A digest of the best of the blogosphere published each weekday and compiled by Ken Parish, gilmae, Gummo Trotsky, Amanda Rose, Tim Sterne, Stephen Hill and Saint.
To keep his hand in while he waits for the next election to bring on another season of bungled op-ed coverage of opinion poll results, Possum has been taking a look at “housing affordability crisis”, starting with a question for Kevin Rudd. If you haven’t become completely cynical about the prospects of the debate actually getting to the real issues, you might find the data highlighted in Possum’s latest post on housing affordability helpful.
Following on from Robert Merkel’s annotated list of the sustainability panel participants at the 2020 summit, Larvatus Prodeo guest-poster Ben Eltham annotates the Creative Australia summiteers. How long will it be before the shaming starts?
Another LP guest-poster, Tim Norton comments on the COAG agreement on the Murray-Darling Basin. And Kim thinks it’s about time we haz serious education debate. We getz LOLPolitix mor likly. Is blogosfer.
Currency Lad is cynical about Julia Gillard’s response to the MUA’s attempts to get hold of confidential documents about the 1998 waterfront dispute.
dr. faustus has an alternative proposal for truancy punishment to that offered by some numbnut. 11. gilmae: I approve this message. [↩] wmmbb has found a similar numbnut scheme in the Catalonian town of El Prat.
The feature photo depicts Wayne Carey’s fashion adviser, a man with figuratively large cojones.
In a post that will have classical liberals (and probably most economists) shaking their heads, Robert Merkel asks why stop at the car industry? Why not industry policy generally to save manufacturing? Bugger Ricardo and man the subsidy buckets.
Andrew Leigh fears everyone may be out to get him, but fortunately is well able to defend himself, especially from halfwitted op-ed journos on the behavioural effects of the baby bonus.
Jeremy argues that the courts can’t bring back the dead and nor should they try to do so.
Marcellous reviews a paper by High Court Justice Susan Crennan which apparently riffs elegantly on pomo but ends on a predictable note:
[W]hat Crennan wants to go back to is the role of law as a check on arbitrary power, starting with the Leveller debates in 1647 and following the usual whig path of history after that. Most of that (if you last to her perorative section Judicial Method) seems just to boil down to motherhood statements and thinly-veiled conservatism of the sort you would expect from a Howard appointee, even one who is prepared to play with Foucault.
Gary Sauer-Thompson isn’t convinced by “she’ll be right” economics.
Harry Clarke points out that a bit of poison and filth may be good for you22. GT: My opinion of hormesis, after reading a few too many papers on this fascinating phenomenon, is that it’s crying out for a Fleischmann and Pons to put paid to it once and for all. [↩].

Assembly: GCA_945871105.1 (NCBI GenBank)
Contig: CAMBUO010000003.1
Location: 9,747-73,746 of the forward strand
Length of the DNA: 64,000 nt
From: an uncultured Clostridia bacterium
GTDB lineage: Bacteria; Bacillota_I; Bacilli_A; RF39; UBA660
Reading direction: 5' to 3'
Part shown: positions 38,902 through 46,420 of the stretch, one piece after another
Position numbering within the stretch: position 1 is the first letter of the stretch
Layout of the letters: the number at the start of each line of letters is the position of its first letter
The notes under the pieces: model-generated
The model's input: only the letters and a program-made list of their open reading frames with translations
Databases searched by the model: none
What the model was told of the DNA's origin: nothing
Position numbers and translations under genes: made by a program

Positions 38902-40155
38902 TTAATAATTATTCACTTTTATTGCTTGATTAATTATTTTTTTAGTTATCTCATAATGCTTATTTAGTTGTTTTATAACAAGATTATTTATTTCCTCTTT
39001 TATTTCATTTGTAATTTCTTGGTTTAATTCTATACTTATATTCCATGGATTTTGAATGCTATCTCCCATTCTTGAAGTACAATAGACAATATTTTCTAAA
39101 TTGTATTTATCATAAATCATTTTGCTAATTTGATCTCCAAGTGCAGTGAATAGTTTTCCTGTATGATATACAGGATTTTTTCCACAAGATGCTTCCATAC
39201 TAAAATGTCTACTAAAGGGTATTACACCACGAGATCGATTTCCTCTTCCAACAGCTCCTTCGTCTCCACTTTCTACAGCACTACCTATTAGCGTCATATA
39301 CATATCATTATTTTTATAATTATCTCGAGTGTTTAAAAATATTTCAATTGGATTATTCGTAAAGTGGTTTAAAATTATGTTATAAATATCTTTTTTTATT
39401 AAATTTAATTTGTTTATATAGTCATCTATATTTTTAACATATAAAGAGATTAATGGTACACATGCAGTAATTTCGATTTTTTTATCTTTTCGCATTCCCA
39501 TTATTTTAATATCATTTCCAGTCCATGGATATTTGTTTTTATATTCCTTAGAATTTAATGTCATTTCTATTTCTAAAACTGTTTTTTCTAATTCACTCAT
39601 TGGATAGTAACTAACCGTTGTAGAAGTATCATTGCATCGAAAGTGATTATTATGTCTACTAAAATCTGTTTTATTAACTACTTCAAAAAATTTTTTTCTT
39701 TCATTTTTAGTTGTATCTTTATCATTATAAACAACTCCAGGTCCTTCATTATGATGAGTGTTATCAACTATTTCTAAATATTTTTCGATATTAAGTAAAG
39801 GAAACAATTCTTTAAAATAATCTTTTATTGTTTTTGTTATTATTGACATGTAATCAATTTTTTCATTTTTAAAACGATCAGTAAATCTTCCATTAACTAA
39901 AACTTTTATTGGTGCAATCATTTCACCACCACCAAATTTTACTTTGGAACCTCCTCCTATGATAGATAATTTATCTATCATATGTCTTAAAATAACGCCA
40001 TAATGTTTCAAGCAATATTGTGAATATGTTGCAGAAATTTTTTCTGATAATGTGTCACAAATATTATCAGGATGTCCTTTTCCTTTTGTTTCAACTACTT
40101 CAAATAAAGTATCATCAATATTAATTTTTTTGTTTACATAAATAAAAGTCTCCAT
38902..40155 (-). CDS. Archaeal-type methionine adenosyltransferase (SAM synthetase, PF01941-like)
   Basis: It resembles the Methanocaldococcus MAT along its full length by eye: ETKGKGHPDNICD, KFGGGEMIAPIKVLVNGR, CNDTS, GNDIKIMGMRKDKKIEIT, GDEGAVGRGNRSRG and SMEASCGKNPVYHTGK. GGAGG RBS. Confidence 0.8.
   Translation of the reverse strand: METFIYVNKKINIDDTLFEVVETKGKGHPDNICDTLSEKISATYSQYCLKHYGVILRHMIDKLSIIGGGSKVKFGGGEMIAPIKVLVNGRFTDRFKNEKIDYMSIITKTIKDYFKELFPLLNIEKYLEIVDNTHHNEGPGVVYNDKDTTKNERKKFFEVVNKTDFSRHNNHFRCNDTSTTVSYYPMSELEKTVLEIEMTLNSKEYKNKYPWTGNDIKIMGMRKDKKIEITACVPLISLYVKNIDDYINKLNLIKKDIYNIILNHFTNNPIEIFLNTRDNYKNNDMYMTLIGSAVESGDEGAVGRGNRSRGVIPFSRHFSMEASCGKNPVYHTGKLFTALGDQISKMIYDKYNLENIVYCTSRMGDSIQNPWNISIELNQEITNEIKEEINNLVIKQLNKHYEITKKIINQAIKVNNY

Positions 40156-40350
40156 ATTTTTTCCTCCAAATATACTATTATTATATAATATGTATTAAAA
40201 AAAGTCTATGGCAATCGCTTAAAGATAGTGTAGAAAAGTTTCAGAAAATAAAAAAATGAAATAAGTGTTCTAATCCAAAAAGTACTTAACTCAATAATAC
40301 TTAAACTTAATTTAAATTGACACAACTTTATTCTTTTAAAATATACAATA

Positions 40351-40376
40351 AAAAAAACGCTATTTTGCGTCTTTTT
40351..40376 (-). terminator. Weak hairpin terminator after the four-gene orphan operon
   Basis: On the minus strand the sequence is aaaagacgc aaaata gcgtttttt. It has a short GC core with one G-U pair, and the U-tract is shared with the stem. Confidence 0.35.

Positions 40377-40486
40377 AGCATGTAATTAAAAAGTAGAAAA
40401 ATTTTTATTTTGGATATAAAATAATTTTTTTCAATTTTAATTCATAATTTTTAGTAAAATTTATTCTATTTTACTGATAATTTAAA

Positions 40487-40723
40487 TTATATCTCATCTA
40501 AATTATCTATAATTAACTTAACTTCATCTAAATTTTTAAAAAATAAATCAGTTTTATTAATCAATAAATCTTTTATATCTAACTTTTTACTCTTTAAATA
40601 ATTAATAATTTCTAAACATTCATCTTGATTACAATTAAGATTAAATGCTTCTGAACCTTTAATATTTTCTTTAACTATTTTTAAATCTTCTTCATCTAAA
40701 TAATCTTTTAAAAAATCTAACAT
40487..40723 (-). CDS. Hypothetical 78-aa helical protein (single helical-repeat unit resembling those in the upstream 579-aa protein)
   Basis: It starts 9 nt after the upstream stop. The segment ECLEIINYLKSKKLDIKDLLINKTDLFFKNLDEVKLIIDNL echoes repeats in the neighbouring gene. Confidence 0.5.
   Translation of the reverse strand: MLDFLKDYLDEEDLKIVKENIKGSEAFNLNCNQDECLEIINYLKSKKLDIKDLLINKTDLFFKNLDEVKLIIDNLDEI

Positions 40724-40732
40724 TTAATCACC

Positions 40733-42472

Harry Clarke rather surprisingly thinks that paying Aboriginals not to smoke might be a good idea.
Mark Richardson demonstrates High Tory credentials on immigration to add to his impeccable record on the family.
From Worst of Perth – not sure if the modesty nappy is a permanent feature, it was after all April Fool’s Day
Beth Driscoll at Sarsaparilla reports on the naming of the judges for the Prime Minister’s Literary Award. How long will it be before the shaming starts? (SH – Is Kevin Rudd decision to maintain a veto power on this national award an attempt to save him from a backlash by wowsers offended when a “controversial” book wins the prize. I’m imagining Kevin might be a little nervous if the prize is awarded to a book that displays “subversive” themes, particularly having worked so hard to showcase his Christian credentials.)
Dean at the Happy Antipodean chronicles Nobel Leaureate and pacifist Kenzaburo Oe struggle to have his nation confront its violent history after winning a court action that attempted to find him liable of defaming members of the Japanese Army in an essay that described military involvement in the coercion of mass civilian suicide during the final days of the Second World War. (Anyone who has read Kenzaburo Oe would be aware of the extent to which past Japanese atrocities play an important part in driving some of his major works. This has led some critics to notice similarities with the internationally much more popular Haruki Murakami who has explored similar themes.)
Paul Martin at Melbourne Filmblog finds Gus Van Sant’s Paranoid Park “a profoundly intimate, moving and insightful meditation on the inner world of a youth in crisis.”
I don’t mind them telling the truth about me, but telling lies and painting me out like some kind of dickhead who is brain dead – well that’s just bullshit.
Darryl photoblogs folk art from Fremantle prison.
Jono at Double-Think reckons Lions for Lambs is lambs’ fry.
In a rare appearance in the arts section, Tim Blair argues that falling attendances at the Melbourne Comedy Festival should be blamed on global warming (in several senses)
Snark, strangeness and charm
Tyler Cowan looks at the late Bobby Fischer’s chess hints and rather unique general correspondence with other chess champions.